Wednesday, June 17, 2015

Andre Iguodala and Steph Curry Combine MVP Efforts to Fuel Warriors' Finals Win

VIA: At the beginning of what would eventually become a season for the ages, the Golden State Warriors asked Andre Iguodala to sit down.

And when they needed someone to cap off a historic campaign with a final championship push, he stood taller than anyone.

Iguodala became the first player to win the Finals MVP after spending the entire season as a reserve, collecting the award after the Warriors closed out the Cleveland Cavaliers with a 105-97 win in Game 6 on Tuesday. Bleacher Report noted the significance of this year's Finals MVP win:

After averaging fewer than eight points per game during the regular season, Iguodala put up 16.3 points, 5.8 rebounds and 4.0 assists on 52.1 percent shooting from the field and 40 percent shooting from long range in the Finals. And he did it all as LeBron James' exclusive defender for the latter half of the series.

In fact, Iguodala didn't even start in the Finals until Game 4, when a 2-1 deficit created by the Cavaliers' imposing size and James' total offensive control prompted head coach Steve Kerr to boldly go small. Iguodala replaced center Andrew Bogut in the first unit, and the Warriors never looked back, taking three straight games to clinch the title.

It was a brilliant, risky move—one that depended exclusively on Iguodala's do-it-all skills, as NBA gambler Haralabos Voulgaris noted:

Fortunately for the Warriors, Iguodala's game has long been defined by its malleability. Whatever a team needs, he does.

Kerr was quick to point out Iguodala's willingness to sacrifice extended all the way back to the preseason decision that shaped the Warriors' identity, telling reporters (via CBS Sports NBA):

Warriors assistant coach Luke Walton, who played with Iguodala at the University of Arizona, lauded the 11-year veteran after Game 5, per Baxter Holmes of

He's unbelievable at seeing what the team needs and giving the team that on certain nights. That's an uncommon ability in this league, because in this league, everybody wants their stats-- I want my stats, I want my points, I want my assists, I want my rebounds.'

Iguodala has never been about numbers, but one key statistic captures his value to the Warriors in this now-finished series, per John Schuhmann of

Sensing a need to speed the game up, Iguodala pushed the pace on rebounds all series. He moved the ball with his typical unselfishness, but when the Cavaliers forced him to beat them from the perimeter, he fought his pass-first instincts and fired away.

Kerr, a marksman during his playing days, appreciated the significance of Iguodala's aggression, per Rusty Simmons of the San Francisco Chronicle:

Iguodala didn't win the Warriors a ring on his own.

Draymond Green posted a triple-double in the Game 6 clincher, and his passing as the outlet when Cleveland sent relentless hard doubles at Stephen Curry was critical throughout the series.

Bogut took his benching like a professional, David Lee helped out in spurts, Harrison Barnes provided highlight jams and timely treys.

Festus Ezeli and Shaun Livingston chipped in 10 points apiece on Tuesday, for crying out loud.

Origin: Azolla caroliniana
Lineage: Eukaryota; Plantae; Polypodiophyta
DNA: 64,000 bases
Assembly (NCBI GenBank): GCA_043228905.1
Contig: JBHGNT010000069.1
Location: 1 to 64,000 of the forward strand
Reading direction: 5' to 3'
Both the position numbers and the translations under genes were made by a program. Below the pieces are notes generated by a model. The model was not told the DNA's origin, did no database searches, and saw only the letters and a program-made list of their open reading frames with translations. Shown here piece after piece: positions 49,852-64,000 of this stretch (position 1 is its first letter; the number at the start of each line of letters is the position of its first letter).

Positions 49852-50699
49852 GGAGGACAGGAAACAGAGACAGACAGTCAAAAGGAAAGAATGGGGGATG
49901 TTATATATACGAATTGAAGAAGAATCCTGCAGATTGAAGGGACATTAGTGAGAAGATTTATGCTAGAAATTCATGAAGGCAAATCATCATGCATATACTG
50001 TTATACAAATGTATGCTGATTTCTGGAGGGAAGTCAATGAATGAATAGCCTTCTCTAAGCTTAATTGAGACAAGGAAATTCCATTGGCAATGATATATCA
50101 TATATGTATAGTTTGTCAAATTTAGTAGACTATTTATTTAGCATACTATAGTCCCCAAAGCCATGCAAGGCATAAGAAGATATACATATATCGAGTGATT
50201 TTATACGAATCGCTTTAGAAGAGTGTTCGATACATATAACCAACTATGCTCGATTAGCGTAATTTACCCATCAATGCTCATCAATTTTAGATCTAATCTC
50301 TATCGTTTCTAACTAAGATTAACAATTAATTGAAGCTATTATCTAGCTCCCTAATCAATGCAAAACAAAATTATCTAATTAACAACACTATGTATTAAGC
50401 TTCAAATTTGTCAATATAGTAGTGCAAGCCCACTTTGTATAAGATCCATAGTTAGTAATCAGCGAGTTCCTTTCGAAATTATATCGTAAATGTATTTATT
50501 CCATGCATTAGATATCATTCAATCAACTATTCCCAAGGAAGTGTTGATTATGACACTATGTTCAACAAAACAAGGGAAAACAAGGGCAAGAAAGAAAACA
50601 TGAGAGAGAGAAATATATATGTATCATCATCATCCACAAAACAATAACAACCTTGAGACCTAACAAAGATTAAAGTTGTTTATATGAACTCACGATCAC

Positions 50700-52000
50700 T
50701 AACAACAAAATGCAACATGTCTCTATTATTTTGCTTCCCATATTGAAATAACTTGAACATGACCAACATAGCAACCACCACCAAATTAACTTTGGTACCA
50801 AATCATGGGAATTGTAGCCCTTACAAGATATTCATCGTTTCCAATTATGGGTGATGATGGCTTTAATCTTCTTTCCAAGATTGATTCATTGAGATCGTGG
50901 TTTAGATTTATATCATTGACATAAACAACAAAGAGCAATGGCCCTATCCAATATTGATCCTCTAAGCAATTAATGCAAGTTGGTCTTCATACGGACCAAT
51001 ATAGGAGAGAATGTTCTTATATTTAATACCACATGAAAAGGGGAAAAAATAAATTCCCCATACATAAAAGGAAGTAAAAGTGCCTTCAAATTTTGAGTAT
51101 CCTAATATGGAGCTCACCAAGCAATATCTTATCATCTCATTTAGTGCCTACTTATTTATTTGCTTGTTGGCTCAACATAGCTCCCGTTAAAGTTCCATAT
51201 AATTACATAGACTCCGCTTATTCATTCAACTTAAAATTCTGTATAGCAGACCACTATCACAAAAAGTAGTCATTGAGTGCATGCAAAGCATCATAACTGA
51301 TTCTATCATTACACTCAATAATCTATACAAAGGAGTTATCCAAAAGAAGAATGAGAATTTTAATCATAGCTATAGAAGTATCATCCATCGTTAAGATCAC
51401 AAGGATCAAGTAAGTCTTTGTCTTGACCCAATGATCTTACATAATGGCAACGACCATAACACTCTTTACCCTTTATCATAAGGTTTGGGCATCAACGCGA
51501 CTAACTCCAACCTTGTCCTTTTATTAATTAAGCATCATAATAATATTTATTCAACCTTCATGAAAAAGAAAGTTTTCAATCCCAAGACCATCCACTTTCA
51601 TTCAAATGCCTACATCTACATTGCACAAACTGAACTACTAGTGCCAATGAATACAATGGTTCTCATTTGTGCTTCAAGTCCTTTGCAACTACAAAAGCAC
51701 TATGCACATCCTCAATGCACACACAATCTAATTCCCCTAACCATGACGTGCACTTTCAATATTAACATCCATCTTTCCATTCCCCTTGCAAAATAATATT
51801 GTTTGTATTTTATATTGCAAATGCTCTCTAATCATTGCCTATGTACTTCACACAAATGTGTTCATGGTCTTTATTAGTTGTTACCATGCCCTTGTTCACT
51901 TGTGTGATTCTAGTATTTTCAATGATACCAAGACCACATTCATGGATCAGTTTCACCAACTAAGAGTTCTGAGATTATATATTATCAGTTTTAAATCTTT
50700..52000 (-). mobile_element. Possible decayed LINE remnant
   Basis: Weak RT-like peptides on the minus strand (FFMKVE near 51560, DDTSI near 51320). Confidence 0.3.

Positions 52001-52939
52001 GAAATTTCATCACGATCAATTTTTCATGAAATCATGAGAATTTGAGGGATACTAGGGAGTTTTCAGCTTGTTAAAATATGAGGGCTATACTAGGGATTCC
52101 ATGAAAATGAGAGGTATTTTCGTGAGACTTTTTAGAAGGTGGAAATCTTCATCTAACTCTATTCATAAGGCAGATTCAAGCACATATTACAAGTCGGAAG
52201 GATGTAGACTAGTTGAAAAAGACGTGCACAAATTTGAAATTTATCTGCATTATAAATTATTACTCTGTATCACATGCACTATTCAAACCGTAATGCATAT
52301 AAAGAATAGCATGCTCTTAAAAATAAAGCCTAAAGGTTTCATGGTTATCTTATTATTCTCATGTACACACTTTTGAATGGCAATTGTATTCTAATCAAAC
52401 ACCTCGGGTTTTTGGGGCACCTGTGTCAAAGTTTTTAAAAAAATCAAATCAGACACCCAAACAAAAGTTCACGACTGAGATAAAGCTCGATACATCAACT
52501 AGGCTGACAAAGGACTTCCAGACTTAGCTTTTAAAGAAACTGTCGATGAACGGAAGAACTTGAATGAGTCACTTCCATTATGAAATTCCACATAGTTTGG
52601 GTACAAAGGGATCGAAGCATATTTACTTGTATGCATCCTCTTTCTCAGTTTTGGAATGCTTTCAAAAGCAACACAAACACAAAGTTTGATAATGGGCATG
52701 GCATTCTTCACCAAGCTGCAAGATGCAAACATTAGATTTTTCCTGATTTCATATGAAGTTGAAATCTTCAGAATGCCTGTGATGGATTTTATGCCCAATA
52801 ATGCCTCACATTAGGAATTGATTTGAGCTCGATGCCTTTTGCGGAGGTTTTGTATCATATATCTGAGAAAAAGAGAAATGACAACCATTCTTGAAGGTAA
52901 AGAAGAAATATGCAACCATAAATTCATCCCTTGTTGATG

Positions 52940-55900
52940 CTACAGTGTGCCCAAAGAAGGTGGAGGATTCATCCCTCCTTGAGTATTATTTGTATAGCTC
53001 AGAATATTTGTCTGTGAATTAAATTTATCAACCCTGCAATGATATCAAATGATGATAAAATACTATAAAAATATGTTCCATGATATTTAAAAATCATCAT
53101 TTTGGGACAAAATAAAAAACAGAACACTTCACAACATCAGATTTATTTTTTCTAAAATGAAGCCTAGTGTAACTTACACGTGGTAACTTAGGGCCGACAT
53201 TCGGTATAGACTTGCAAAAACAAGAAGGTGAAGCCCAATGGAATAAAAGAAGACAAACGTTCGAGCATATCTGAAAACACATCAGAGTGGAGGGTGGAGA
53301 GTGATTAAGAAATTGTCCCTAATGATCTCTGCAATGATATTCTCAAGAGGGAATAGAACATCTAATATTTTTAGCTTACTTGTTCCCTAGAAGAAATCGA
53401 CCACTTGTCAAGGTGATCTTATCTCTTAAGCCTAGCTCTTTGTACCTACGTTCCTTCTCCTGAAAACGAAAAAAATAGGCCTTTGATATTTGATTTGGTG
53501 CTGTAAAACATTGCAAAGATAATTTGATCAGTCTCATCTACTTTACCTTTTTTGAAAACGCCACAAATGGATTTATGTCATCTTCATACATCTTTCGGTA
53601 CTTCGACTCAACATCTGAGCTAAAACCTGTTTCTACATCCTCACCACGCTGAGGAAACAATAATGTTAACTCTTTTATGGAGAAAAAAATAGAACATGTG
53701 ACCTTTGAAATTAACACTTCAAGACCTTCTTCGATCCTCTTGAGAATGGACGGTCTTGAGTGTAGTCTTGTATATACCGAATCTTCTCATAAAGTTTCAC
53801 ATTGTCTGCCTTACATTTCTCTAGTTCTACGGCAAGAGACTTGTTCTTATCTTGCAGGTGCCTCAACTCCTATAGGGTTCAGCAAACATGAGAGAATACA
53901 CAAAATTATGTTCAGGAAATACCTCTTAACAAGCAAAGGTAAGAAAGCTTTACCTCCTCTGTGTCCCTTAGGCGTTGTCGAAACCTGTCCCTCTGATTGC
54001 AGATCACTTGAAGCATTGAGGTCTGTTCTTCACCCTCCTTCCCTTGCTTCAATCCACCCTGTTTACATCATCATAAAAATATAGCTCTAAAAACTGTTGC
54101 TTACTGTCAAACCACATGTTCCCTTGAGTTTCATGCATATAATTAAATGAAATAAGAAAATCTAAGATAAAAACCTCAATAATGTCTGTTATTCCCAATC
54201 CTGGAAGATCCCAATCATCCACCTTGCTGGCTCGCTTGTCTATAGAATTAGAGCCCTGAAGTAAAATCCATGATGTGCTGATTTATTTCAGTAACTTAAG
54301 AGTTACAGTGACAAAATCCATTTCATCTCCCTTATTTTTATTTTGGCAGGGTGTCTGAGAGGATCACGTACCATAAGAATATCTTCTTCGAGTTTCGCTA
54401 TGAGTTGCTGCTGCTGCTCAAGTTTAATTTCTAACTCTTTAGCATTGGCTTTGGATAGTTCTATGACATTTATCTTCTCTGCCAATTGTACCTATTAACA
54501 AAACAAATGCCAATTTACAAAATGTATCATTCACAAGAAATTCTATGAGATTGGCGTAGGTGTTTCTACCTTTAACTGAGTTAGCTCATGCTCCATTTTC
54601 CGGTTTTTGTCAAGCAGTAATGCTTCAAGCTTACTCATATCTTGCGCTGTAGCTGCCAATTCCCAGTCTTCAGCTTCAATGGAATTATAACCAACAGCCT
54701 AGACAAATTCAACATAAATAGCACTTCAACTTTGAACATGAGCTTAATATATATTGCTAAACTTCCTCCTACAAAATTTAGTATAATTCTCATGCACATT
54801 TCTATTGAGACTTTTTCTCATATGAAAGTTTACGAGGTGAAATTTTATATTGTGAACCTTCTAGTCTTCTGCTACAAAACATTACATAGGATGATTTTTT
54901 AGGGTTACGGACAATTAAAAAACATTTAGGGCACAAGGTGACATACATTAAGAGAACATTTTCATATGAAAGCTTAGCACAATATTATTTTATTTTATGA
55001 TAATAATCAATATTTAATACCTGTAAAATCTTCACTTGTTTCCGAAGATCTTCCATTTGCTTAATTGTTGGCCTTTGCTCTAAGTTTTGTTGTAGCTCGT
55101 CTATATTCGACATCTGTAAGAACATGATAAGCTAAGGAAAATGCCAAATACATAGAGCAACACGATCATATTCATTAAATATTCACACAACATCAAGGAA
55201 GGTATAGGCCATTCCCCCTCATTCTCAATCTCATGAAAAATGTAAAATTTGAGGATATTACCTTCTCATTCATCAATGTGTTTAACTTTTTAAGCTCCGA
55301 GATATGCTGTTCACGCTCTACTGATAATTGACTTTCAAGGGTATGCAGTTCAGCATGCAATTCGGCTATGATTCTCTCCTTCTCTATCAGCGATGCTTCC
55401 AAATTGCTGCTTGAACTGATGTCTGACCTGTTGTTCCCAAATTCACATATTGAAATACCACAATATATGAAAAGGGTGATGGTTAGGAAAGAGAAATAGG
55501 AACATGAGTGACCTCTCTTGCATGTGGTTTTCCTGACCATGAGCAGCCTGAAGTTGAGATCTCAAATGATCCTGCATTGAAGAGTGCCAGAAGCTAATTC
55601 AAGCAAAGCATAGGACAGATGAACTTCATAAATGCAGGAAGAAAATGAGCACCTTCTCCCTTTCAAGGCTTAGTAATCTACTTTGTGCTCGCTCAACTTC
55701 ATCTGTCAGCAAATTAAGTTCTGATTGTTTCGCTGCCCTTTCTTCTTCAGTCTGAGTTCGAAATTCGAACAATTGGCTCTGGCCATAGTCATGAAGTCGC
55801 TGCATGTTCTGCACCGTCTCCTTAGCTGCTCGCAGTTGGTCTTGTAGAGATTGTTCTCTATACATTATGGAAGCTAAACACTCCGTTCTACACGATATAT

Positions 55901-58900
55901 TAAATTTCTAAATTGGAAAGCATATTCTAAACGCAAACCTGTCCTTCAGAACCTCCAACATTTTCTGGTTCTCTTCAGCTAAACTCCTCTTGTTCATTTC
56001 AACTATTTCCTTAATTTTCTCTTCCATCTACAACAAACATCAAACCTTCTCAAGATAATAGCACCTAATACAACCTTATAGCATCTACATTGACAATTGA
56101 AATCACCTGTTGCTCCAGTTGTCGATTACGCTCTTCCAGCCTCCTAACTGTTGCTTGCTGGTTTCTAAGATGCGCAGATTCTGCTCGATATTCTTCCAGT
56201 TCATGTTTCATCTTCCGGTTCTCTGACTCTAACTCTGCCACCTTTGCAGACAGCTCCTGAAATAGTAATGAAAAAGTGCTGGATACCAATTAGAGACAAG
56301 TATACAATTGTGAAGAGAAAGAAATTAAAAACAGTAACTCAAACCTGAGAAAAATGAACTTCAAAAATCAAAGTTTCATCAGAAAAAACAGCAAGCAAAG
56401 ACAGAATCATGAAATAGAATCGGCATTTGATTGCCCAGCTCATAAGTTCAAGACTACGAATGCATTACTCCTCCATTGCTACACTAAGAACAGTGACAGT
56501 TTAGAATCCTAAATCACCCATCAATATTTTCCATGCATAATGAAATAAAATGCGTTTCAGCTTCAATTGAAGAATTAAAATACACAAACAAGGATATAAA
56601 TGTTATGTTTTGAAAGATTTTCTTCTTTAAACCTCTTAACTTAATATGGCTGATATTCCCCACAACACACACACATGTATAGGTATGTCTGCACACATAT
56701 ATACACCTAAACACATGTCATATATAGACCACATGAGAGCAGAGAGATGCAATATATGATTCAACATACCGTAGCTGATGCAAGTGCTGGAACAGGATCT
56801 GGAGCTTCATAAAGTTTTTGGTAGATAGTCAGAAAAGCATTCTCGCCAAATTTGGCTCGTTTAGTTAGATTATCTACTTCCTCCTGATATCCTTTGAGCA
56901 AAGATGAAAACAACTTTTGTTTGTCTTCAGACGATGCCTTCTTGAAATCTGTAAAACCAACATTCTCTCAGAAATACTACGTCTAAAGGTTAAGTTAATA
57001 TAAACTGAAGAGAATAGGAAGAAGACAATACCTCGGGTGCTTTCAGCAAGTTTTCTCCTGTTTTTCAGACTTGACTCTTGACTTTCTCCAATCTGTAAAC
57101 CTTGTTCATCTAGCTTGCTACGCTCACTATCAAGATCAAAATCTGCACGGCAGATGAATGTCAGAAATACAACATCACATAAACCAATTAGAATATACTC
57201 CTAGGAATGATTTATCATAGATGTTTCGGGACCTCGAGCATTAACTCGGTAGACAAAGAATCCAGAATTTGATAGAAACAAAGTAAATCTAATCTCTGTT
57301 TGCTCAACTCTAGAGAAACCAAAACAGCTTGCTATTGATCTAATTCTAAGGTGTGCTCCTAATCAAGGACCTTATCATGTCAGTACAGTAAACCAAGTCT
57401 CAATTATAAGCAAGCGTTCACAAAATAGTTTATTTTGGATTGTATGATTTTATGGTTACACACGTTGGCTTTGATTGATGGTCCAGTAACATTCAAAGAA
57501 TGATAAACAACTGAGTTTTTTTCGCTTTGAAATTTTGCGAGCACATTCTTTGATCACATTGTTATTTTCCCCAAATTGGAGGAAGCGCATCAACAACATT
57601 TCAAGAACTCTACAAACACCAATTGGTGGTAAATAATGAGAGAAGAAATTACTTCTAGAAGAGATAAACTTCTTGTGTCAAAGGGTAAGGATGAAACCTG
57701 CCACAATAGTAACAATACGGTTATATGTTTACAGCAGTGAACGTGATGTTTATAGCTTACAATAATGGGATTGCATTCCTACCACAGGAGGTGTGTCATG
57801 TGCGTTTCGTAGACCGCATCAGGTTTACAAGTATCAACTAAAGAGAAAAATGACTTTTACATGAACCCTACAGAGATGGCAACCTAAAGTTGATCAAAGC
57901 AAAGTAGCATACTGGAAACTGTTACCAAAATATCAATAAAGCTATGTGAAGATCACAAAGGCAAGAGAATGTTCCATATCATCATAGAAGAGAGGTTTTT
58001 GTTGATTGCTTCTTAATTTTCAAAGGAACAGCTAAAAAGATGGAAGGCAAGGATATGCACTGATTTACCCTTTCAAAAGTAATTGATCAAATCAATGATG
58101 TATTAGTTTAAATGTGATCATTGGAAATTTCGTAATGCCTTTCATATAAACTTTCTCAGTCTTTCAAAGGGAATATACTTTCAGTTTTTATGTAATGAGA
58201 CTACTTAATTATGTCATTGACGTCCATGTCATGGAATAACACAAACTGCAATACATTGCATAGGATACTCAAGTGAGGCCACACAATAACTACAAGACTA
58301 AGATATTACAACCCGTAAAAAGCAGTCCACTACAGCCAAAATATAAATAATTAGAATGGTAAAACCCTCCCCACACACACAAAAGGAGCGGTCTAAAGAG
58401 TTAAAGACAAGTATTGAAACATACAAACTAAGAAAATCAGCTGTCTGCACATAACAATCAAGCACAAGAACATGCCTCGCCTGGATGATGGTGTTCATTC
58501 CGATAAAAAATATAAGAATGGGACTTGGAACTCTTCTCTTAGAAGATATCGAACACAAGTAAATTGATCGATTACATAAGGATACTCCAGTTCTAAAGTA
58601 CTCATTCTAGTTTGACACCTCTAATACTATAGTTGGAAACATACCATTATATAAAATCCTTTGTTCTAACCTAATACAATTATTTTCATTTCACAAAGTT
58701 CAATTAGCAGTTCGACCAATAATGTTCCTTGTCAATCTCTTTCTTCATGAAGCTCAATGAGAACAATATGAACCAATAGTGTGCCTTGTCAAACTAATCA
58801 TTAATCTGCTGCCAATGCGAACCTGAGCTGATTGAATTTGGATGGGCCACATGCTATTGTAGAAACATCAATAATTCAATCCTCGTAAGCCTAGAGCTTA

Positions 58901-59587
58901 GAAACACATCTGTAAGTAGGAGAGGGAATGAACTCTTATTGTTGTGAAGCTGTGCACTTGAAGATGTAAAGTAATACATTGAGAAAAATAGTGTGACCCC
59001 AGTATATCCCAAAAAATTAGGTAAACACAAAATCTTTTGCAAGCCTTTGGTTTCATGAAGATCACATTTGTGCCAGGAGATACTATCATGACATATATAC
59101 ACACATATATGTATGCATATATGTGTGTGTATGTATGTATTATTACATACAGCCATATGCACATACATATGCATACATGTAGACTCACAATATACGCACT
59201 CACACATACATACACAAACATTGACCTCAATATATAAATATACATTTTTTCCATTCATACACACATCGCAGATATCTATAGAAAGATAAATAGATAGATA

There's also Curry, of course, who was still clearly the Warriors' most important player all season and all series. He made the Warriors go. He was the guy the Cavaliers feared above all others. Frankly, he's the reason Iguodala got so many open shots; Cleveland deliberately sent help away from Iguodala and toward Curry whenever the two shared the floor.

Yet when the moment called for it, Curry still found enough space to give his team vital boosts. He scored 17 points in the fourth quarter of Game 5, and he buried two huge threes to expand the Warriors' fourth-quarter lead on Tuesday.

For the series, Curry averaged 26 points, 5.2 rebounds and 6.3 assists while hitting 38.5 percent of his threes. Not bad considering every shred of defensive energy employed by the Cavaliers was focused on stopping him.

If Curry had won Finals MVP, nobody would have batted an eye.

Speaking of which, it's now clear we'll never see an MVP from a losing team.

LeBron James was the best player in the series, carried an immense load and was probably the only human on the planet who could have kept his beleaguered Cavaliers from suffering four straight 30-point defeats. His averages of 35.8 points, 13.3 rebounds and 8.8 assists in 45.8 minutes are patently absurd.

Iguodala, who'd know better than anybody, gave Marcus Thompson of Bay Area News Group his take on the man he spent all series guarding:

But James was just one player.

This was a title won by committee, by stars and role-fillers adjusting and doing whatever it took to end a 67-win season the only way 67-win seasons should end: with a ring.

It was fitting that Curry, the regular-season MVP and worldwide media darling, finished Game 6 with 25 points—the exact same total as Iguodala, his taciturn, media-averse, less-heralded Finals MVP teammate.

This year's Warriors were a team with a dual nature—glamorous and workmanlike in equal proportion. They played fast and loose on offense but buckled down better than anyone defensively. They were wild and disciplined, careless and careful, conspicuously brilliant and quietly effective.
Curry and Iguodala are the best representations of those two facets.

Both are MVPs.

Both are champions.

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